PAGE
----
“Do not fear, beloved. Peace! Take courage and be strong.” When he spoke to me, I grew strong and said, “Speak, my lord, for you have strengthened me.”
Read this verse again and imagine Christ saying this to you the next time you receive communion. Perhaps it would be a good idea to commit this verse to memory and repeat it to yourself at communion or on visits to the Blessed Sacrament Chapel. “Do not fear, beloved. Peace! Take courage and be strong.”
Yes, we are beloved and if we are beloved we must share the love Christ gives us with others; especially our families and spouses.
Amoris Lætitia (love) A Path of Suffering and Blood
The word of God constantly testifies to that sad dimension already present at the beginning with Adam and Eve, when, through sin, the relationship of love and purity between man and woman turns into domination: “Your desire shall be for your husband, and he shall rule over you” (Gen 3:16) Jesus knows the anxieties and tensions experienced by families and he weaves them into his parables. Christ does not abandon us and His gospel is not a series of abstract ideas but rather a source of comfort and companionship for every family that experiences difficulties or suffering. For it shows us the goal of our journey, when God “will wipe away every tear from their eyes, and death shall be no more, neither shall there be mourning nor crying nor pain any more” (Rev 21:4)
Speaking of Suffering and Blood-Tax Day (Taxes Due)
Tax Day marks the last day to file income taxes in the United States. The history of US Income Tax dates back to the Civil War and the Revenue Act of 1861. This tax was imposed to help pay the costs of the war. After several repeals, new taxes, and subsequent repeals, the 16th Amendment to the US Constitution was ratified and went into law in 1913. This established the right of Congress to impose a Federal Income tax. The Income Tax remains the primary way (and borrowing from china) that the US Government finances itself to ensure that all monies due for the prior year are paid, a Tax Day was created. All US taxpayers are required to file taxes based on prior year’s earnings by this date. Traditionally this date has been on April 15 of each year. If this day falls on a weekend, the due date is extended. This date is also impacted by the Emancipation Day Holiday in Washington DC.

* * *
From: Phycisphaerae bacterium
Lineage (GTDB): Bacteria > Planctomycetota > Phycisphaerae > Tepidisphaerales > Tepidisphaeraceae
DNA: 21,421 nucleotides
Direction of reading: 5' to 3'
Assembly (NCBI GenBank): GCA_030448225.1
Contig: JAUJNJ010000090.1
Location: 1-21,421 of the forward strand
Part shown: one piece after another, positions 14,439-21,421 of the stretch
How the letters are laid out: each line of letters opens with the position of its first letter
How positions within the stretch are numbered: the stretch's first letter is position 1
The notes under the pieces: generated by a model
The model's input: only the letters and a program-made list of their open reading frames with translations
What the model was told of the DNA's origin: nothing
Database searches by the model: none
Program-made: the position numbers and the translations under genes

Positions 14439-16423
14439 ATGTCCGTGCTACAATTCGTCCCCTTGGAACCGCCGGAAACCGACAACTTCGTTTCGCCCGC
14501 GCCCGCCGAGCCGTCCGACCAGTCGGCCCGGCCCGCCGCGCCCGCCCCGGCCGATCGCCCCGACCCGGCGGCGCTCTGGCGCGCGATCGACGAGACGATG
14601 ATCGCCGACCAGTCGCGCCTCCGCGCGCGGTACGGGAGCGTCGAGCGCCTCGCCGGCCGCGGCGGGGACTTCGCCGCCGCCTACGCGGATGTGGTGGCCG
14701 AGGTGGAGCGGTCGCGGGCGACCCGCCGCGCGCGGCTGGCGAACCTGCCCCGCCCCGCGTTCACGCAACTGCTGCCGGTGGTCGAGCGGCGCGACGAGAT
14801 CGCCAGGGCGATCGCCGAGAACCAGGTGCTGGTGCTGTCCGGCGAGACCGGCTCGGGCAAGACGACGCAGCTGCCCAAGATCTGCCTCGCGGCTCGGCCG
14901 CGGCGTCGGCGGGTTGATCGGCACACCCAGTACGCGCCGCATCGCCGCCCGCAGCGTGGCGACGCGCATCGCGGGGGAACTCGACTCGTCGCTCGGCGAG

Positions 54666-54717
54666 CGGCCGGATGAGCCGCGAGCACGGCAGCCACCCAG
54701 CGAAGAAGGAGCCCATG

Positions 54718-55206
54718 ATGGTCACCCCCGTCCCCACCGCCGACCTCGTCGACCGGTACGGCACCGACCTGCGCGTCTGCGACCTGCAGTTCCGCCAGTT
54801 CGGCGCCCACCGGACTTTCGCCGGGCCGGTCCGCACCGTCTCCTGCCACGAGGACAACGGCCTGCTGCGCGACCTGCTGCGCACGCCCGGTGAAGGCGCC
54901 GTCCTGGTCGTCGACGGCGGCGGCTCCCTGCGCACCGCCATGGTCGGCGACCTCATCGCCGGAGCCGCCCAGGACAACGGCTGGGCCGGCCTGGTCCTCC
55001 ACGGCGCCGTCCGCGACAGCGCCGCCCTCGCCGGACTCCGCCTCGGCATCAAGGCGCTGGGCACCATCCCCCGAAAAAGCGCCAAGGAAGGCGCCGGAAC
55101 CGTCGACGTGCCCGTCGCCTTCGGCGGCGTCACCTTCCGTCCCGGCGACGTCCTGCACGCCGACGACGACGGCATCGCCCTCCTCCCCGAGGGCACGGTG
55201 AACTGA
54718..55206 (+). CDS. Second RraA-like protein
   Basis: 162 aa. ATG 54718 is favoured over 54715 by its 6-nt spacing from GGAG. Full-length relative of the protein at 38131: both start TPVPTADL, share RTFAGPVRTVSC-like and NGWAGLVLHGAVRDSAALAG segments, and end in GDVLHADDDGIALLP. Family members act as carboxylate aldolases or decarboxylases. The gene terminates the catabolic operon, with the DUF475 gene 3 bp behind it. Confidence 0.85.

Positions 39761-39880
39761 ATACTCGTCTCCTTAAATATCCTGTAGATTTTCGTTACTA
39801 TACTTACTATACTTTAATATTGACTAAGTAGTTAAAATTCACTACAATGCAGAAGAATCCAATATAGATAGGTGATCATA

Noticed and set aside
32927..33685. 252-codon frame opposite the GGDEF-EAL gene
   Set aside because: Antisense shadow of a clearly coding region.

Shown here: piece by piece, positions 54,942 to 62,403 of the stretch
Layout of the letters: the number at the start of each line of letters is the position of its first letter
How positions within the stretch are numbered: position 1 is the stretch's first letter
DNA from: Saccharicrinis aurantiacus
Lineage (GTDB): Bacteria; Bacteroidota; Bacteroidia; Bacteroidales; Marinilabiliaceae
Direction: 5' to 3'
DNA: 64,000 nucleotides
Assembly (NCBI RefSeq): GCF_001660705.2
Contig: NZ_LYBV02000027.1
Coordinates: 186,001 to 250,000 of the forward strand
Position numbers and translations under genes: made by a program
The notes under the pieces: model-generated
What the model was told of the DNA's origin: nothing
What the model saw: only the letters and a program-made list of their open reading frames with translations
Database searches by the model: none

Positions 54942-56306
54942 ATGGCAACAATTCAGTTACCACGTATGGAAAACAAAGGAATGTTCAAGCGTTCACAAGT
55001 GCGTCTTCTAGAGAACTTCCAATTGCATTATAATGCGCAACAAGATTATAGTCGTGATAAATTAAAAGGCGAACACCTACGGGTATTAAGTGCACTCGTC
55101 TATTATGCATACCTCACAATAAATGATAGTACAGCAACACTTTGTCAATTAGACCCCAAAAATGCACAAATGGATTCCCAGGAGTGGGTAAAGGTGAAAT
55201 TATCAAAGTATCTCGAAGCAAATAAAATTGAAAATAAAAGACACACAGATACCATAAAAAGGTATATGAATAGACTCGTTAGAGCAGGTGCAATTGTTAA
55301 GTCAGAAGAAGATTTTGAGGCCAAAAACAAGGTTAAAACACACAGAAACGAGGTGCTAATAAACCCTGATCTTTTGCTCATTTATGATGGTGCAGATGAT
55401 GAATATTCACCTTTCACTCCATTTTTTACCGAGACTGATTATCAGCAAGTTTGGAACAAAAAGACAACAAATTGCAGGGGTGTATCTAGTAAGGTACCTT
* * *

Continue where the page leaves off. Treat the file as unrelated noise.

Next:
Tax Day (Taxes Due) Facts & Quotes
· The date of Tuesday April 17, 2018 represents the filing deadline to submit 2017 tax returns.
· In 1913, the original US income tax rates were 1% for incomes over $3,000; 6% for incomes over $500,000. (Now when will they take it all and give us food stamps and credits at their whim.)
· During World War I, around 1918, the highest income tax rate was over 77%.
· The power of taxing people and their property is essential to the very existence of government. - James Madison, U.S. President
· A tax loophole is something that benefits the other guy. If it benefits you, it is tax reform. - Russell B. Long, U.S. Senator
Tax Day (Taxes Due) Top Events and Things to Do
· Be sure to mail your Tax Return before the midnight of the designated tax day.
· File for an extension before midnight, if needed.
· Visit Office Depot and shred your old documents for Free.
· Take advantage of Tax Day Freebies at local restaurants.
· Watch a movie that deals with taxes and the consequences of unpaid taxes. Our picks: Stranger Than Fiction (2006), Catch Me If You Can (2012), The Firm (1993), The Mating Game (1959)
Pelagianism is the belief that original sin did not taint human nature and that mortal will is still capable of choosing good or evil without special divine aid.
Gnosticism is a belief that the material world is created by an emanation of the highest God, trapping the Divine spark within the human body. This Divine spark could be liberated by gnosis.